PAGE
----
In the brand new Syfy original movie Doomsday Prophecy, Jewel Staite (Firefly, Stargate: Atlantis...but you knew that) plays an archeologist who teams up with A.J. Buckley (Supernatural), a book editor, to hunt down the mysterious author of novels predicting the future; it turns out the author has a device enabling him to see the future...and the end of the world. We were lucky enough to participate in a conference call with Staite and Buckley who told us all about their characters, working on one of those famous Syfy originals, sci-fi fans and their own feelings on doomsday prophecies. Staite even weighs in on Firefly and how big a fan her co-star Nathan Fillion really is.
[Newsarama Note: Not all questions were asked by Newsarama, but are listed that way to allow easy readability.]
Newsarama: Can you both talk about your characters in the movie?
A.J. Buckley: Sure. My character – he's...this book editor guy fought, you know, he didn't really know his past, and has had somewhat of a troubled life growing up.
Bounced from home to home, but wasn't really connected to anyone that he could remember. And this sort of journey that he goes on, I think answers a lot of questions for him really quickly. And of course the end of the world is coming so he realizes that he's the guy that has to do this. And he needs a partner in crime, has to be Jewel. I'm like, "Sweet, this is going to be fun." And it is our job to save the world.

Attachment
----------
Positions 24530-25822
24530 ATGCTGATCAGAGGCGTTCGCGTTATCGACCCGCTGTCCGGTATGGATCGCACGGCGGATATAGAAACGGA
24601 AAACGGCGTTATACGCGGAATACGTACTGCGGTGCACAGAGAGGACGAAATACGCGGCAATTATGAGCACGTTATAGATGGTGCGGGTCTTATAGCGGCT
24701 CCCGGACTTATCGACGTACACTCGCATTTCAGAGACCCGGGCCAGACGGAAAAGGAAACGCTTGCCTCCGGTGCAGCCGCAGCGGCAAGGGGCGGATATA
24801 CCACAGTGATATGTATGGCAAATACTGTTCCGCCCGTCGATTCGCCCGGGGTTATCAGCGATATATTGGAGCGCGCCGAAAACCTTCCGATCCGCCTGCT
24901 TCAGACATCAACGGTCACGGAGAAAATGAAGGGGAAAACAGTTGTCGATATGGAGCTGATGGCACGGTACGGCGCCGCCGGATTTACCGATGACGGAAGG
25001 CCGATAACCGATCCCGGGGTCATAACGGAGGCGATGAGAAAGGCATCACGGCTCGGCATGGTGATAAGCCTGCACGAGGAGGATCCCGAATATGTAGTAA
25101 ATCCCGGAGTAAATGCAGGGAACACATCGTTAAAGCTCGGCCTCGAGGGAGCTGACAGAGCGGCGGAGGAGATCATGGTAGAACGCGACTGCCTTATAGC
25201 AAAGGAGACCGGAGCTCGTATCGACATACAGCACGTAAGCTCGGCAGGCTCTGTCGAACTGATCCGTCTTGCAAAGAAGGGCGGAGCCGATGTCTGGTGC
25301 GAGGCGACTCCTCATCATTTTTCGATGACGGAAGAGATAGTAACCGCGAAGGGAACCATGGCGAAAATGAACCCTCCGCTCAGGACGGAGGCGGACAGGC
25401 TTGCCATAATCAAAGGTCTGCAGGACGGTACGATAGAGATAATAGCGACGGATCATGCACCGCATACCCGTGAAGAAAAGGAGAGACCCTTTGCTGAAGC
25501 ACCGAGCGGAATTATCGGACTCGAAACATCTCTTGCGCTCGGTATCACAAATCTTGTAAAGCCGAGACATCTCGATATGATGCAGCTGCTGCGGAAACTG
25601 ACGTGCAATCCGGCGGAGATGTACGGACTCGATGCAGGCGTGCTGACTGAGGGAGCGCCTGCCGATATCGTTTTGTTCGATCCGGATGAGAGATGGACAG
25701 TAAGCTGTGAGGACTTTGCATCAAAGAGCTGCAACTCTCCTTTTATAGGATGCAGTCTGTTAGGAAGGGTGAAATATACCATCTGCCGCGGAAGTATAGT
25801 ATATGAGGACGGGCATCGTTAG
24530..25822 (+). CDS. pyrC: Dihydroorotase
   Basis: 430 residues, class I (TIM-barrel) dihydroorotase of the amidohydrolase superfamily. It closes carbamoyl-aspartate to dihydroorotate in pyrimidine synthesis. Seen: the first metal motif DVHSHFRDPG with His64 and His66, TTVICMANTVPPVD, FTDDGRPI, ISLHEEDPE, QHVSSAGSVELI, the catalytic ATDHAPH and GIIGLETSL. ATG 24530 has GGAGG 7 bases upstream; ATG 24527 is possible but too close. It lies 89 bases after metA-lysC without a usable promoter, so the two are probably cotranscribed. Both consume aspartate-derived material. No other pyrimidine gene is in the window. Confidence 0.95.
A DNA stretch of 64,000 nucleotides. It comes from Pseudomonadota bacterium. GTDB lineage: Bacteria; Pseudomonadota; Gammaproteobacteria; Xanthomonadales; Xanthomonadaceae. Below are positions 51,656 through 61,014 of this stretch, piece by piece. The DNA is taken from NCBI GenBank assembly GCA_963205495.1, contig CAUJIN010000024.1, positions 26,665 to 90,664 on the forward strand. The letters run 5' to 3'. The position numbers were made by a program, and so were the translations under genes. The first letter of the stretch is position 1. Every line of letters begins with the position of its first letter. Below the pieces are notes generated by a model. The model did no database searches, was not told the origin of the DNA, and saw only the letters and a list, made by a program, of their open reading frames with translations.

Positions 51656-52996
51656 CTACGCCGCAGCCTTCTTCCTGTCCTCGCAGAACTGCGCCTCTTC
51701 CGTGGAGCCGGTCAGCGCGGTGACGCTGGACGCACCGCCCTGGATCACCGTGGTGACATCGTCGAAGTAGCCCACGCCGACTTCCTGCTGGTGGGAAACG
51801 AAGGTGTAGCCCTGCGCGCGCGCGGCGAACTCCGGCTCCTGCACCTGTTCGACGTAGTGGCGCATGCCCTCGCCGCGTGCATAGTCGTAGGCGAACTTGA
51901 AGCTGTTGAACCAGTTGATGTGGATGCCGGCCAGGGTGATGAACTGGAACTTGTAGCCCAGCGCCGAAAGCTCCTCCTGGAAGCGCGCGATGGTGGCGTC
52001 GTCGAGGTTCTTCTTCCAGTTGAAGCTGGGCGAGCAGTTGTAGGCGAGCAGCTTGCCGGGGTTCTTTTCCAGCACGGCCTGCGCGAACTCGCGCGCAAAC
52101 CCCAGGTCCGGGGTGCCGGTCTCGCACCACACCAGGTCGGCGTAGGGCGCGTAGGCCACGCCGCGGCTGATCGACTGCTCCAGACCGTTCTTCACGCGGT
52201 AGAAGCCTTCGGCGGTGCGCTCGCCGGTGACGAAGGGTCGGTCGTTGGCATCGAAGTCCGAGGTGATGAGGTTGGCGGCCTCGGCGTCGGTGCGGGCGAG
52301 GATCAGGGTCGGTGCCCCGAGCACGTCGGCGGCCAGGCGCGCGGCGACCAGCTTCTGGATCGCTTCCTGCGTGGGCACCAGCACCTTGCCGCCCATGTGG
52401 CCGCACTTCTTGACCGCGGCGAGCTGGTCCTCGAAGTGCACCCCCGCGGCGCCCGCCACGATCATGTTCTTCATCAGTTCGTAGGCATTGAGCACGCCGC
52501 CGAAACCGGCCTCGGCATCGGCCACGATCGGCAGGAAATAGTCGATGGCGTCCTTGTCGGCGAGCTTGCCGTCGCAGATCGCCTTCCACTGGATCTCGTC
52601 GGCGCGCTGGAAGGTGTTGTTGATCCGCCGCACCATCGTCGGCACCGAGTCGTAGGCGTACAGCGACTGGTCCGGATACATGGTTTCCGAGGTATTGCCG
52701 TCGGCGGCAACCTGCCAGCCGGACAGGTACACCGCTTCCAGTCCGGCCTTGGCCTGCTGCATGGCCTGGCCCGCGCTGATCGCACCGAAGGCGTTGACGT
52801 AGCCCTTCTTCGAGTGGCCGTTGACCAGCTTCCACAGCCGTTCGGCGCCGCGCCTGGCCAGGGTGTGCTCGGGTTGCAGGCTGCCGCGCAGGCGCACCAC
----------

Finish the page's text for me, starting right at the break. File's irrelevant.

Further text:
Jewel Staite: I play Brooke (Calvin) who is a young Archaeologist -- emphasis on young. She is very much out of her element on this crazy journey that she's going on, and is really excited. And that's kind of what I wanted to play the most, was how there's disaster going on all around her and the world's falling apart, but she's really excited about everything that she's discovering. It's her passion. It's her passion in life. So yes, she's a lot of fun to play. And A.J.'s all right too.
Buckley: I am all right.
Nrama: So how did you both get involved in the project?